The computer-derived contours and color ramp on this map show the depth to the top of the New Albany Shale (Mississippian and Devonian) in Bartholomew County. The shaded relief on the map shows the modern topography. The New Albany is an organic-rich shale that has been studied and explored extensively because it is a potential source of hydrocarbon fuels. Hydrocarbons are not easily extracted from the New Albany, however, because, like other oil shales, the New Albany is composed of fine-grained rock that does not allow the hydrocarbons to flow freely to a conventional well. Various methods for extracting hydrocarbons from organic-rich shales have been considered, and depth (overburden) of the potential resource is often a limiting factor in determining the technical feasibility of an extraction technique. Ex situ extraction methods require surface mining the organic-rich rock and, thus, are limited to areas where overburden in thin. On the other hand, in situ extraction methods favor deposits that lie at greater depths. This map is intended to aid planners and explorationists in assessing the technical potential of extracting hydrocarbons from the New Albany Shale in Bartholomew County.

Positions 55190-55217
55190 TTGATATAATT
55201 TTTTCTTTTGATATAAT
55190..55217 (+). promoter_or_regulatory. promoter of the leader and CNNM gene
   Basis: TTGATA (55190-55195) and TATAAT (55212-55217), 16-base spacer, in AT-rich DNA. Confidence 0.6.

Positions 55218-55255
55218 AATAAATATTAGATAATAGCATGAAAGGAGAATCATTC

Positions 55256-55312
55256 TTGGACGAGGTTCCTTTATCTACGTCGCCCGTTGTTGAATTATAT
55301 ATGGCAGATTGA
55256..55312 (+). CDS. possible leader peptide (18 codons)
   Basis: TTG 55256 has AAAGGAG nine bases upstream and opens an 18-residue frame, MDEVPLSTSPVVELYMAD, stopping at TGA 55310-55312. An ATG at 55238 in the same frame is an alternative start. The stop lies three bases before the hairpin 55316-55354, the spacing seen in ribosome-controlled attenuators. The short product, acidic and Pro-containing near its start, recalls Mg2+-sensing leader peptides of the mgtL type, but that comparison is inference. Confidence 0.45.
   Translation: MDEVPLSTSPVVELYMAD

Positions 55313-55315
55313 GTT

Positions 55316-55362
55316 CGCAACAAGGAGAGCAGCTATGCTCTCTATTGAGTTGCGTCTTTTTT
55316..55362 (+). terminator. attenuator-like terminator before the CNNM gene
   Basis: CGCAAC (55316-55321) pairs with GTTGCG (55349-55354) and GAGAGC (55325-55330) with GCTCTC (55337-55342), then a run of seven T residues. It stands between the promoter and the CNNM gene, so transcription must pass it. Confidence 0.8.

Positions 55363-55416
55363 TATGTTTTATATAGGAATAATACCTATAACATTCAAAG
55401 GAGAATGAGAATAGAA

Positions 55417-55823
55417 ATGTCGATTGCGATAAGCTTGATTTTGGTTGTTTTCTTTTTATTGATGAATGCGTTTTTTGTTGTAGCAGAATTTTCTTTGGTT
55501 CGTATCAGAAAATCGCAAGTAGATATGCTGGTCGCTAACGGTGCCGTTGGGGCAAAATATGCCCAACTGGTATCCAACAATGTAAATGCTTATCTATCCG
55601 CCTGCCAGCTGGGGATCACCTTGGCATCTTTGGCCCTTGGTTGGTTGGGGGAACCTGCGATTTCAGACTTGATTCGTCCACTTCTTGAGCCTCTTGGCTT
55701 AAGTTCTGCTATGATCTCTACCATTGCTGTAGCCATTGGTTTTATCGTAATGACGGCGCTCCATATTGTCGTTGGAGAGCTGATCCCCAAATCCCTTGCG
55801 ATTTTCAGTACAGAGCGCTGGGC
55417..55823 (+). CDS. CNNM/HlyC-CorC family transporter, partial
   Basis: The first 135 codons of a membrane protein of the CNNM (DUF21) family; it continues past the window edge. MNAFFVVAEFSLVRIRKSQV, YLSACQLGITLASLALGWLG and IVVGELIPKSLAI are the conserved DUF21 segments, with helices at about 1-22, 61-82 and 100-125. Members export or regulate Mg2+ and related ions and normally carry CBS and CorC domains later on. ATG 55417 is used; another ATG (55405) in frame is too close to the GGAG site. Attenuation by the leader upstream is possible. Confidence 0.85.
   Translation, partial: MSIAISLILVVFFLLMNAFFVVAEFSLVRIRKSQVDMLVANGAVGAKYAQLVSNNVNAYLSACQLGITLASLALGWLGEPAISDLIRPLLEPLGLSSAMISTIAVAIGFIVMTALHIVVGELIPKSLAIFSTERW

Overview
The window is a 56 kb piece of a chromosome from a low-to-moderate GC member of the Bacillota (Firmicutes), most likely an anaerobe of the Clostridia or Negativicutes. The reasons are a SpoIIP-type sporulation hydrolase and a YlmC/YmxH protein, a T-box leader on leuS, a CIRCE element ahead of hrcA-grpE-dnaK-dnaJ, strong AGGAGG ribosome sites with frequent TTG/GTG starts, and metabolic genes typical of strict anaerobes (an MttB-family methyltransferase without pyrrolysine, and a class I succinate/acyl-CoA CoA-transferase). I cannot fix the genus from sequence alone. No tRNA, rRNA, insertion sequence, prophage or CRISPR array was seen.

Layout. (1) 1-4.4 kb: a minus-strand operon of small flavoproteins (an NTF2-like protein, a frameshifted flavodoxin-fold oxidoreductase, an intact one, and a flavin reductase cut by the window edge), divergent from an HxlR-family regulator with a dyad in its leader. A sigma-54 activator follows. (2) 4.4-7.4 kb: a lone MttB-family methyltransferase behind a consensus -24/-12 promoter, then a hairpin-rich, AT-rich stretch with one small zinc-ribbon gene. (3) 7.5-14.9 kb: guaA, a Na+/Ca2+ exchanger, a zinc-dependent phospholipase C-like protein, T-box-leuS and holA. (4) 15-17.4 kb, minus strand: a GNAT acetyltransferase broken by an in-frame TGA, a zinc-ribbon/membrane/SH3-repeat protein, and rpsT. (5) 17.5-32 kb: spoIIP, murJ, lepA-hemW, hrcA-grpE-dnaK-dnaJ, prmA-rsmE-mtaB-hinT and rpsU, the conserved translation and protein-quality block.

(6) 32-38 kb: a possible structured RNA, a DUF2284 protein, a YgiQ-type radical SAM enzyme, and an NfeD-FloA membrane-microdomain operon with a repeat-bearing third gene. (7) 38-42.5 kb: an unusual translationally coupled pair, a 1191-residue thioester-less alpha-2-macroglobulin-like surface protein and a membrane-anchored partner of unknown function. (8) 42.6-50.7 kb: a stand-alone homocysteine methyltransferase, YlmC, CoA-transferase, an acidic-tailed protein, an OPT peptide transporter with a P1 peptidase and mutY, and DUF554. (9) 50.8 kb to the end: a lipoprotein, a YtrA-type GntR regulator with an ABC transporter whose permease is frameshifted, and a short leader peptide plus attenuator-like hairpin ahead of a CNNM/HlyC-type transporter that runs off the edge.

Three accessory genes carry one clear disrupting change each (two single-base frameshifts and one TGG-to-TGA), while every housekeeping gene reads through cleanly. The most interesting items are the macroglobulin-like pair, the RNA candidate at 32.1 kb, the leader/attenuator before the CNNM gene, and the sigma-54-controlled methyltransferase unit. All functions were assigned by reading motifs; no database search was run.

Hasenmueller, W. A., and Rupp, R. F., 2017, Map showing depth to the top of the New Albany Shale (Mississippian and Devonian) in Bartholomew County, Indiana: Indiana Geological Survey Miscellaneous Map 106, scale 1:48,000.
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Keywords: map, New Albany Shale, hydrocarbon, Bartholomew County
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